Chemical clues in feathers could help scientists more easily track the migratory paths of birds carrying avian flu, a finding that could help map and predict the virus' spread.
The scientists have developed a new method to measure very low levels of the metal strontium in a sedge warbler's feathers, a technique that could be used on all birds. The technique, detailed in the current issue of the Journal of Analytical Atomic Spectrometry, proved successful in linking the birds' feathers with their most recent stopovers. ?????
"By determining migration pathways, the arrival of potential vectors of diseases from infected areas can be anticipated," said lead study author Laura Font of the University of Durham in England.
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The relative concentrations of strontium isotopes, which are elements with the same number of protons but a different number of neutrons in the nucleus, have allowed geologists to date and characterize rocks.
Turns out this same "isotopic signature" gets carried through the food chain. Strontium marks from the bedrock show up in the overlying soil and get taken up by the area's plants. Nibbling insects and other herbivores incorporate the strontium into their bodies, so that when a bird like a warbler snags a tasty meal it also gets marked.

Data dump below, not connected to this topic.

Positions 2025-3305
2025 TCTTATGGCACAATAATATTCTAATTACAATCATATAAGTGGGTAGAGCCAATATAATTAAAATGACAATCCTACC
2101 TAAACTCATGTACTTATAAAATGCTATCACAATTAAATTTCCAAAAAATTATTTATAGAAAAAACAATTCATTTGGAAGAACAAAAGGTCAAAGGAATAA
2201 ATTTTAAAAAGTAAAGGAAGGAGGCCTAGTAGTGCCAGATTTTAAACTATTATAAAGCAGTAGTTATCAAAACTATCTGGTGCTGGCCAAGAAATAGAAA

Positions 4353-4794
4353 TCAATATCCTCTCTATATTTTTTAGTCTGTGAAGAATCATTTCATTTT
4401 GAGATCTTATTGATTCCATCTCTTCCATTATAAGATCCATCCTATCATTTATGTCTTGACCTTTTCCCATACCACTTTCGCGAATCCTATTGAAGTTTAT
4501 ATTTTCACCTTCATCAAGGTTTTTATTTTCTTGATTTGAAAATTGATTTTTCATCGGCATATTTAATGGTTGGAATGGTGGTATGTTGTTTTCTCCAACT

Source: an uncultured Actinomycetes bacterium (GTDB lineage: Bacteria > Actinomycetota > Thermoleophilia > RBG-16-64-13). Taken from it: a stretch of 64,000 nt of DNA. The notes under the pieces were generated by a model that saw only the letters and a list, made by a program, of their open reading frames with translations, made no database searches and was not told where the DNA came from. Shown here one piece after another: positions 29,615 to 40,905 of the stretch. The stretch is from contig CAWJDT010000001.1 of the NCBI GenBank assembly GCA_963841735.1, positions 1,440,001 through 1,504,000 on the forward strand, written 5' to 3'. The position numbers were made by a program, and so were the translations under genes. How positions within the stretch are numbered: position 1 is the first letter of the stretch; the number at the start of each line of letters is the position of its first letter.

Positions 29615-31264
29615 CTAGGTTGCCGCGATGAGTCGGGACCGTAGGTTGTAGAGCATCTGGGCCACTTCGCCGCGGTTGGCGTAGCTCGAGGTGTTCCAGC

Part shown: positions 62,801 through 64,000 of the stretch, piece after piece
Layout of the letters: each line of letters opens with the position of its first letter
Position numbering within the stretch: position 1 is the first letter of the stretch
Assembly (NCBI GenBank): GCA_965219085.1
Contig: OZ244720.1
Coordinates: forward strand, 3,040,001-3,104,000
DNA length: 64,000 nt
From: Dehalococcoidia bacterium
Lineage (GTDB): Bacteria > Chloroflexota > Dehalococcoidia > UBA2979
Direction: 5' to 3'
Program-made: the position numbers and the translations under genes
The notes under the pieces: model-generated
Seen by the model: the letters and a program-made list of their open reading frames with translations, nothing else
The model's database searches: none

In the past, scientists have measured the abundance of strontium isotopes from a bird's bones, a method that required killing the animals. While bones are loaded with strontium, feather shafts contain just traces of the element. Until now, measuring such low concentrations has been impossible with traditional methods.
"We wanted to find the exact location of where these birds have been breeding, and then where they go and spend the winters," Font told LiveScience.
Font's team analyzed levels of strontium isotopes in the shafts and veins of feathers from sedge warblers [image] and then mapped how the levels changed with geographic location. They were able to match the feather strontium and that of the bedrock from the bird's hometown.
Other techniques for tracking bird migrations and the spread of avian diseases include marking the individuals with metal leg rings or simply counting birds at various migratory stopovers. Font says these techniques are labor intensive and don't reveal the origin of individual birds.
In the long run, the scientists hope to come up with a map of sorts to help predict the spread of the avian flu. The map would show the isotopic signatures for various regions around the world and an overlay of migratory routes for certain birds.
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